Working Through Menopause With Your Family
Some symptoms of menopause cannot be changed. Hot flashes, night sweats, frequent urination and painful sex are an unfortunate effect of changing estrogen levels. Additionally, the psychological impact can be as severe as the physical when changing moods, irritability and increased anxiety begin. You may feel like a completely different person.
During this transition, you need additional support. Maintaining and improving relationships with family and close friends is paramount for coping with the changes of menopause. If supports begin to diminish, you will have fewer positives to balance the negatives. Too many negatives means you will perceive your physical symptoms as well as any depression and anxiety as worse.
The Menopause Conversation
At the onset of menopause, it is necessary for you to use your time and energy wisely. A great use of your resources is to communicate your needs, feelings and concerns to your supports. The conversation may seem difficult but if done well, can provide much-needed benefit. Firstly, you’ll need to:
- Get educated – When you had to do a presentation in school, the first step was gathering research. The same is true in this instance. Talk to people who have already been through or are going through menopause. Understand their symptoms and experience. Discuss symptoms with your doctor and find reliable written information. This will provide you some level of expertise on the subject.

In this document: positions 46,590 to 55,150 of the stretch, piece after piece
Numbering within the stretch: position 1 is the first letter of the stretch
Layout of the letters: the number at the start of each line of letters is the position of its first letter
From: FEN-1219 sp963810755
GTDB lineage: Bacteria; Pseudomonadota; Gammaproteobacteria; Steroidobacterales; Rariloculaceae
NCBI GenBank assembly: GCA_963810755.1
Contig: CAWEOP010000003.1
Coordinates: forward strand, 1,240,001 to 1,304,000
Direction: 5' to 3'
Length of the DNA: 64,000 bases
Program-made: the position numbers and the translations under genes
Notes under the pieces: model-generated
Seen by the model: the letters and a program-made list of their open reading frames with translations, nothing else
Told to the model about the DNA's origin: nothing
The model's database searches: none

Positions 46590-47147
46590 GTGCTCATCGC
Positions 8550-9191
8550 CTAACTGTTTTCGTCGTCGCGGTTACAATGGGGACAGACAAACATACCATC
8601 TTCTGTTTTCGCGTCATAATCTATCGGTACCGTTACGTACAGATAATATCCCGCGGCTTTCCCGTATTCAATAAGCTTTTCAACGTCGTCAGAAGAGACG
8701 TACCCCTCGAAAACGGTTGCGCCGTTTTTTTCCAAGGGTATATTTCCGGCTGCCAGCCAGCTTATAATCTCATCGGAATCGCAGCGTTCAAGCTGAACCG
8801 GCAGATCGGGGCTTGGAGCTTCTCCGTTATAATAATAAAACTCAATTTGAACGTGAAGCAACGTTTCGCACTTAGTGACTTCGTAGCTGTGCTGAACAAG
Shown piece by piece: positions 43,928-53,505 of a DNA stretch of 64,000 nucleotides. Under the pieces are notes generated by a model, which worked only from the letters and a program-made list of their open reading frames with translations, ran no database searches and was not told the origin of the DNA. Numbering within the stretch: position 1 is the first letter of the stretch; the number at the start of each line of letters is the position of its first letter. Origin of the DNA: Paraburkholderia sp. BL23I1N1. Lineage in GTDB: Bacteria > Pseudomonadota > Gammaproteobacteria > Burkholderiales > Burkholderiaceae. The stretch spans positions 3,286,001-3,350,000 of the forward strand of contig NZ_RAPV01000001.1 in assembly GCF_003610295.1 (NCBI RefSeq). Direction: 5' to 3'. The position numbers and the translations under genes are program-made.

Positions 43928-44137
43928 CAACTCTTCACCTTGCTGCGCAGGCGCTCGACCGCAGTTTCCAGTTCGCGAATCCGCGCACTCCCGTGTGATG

- Know yourself – Though there are themes and common groups of symptoms for people during menopause, your individual experience will differ. Pay attention to yourself. Gain a familiarity with when your symptoms strike and what your triggers include. Knowing what helps to reduce the symptoms is valuable as well. Experiment with different remedies to find success.
Gathering the needed information is the first step. The next is actually communicating with your family. Here are some tips to make the conversation as successful as possible.
- Know your audience – The way you talk with your teenage daughter about menopause will be different to how you talk with your college-aged son, your husband or your mother. Consider their understanding and experience with menopause and provide the material in easily understandable ways. Because of the varying levels, having a big family meeting on the subject may not be effective.
- Get assertive – Being assertive means that you put your feelings on the same level as the people you are communicating with. Be clear and honest about your symptoms and experiences. Let them know when symptoms began and how long they may be present. Know that menopause is part of life and it is not a failing on your part.
- List wants and needs – Now that your family knows what you are going through, tell them what they can do about it. Be specific and concrete. Do you want more alone time or more time with family? Would it help if someone had a cold compress ready for you at 9pm each night? Tell them. Don’t forget that your family loves and values you. They want to help, but they need some direction.
If you think that it would be better to avoid the conversation about your menopause, reconsider. As a member of the family, your symptoms affect and frustrate others as they do you. They will be ready, willing and able to help. Remember, if mom isn’t happy, no one is.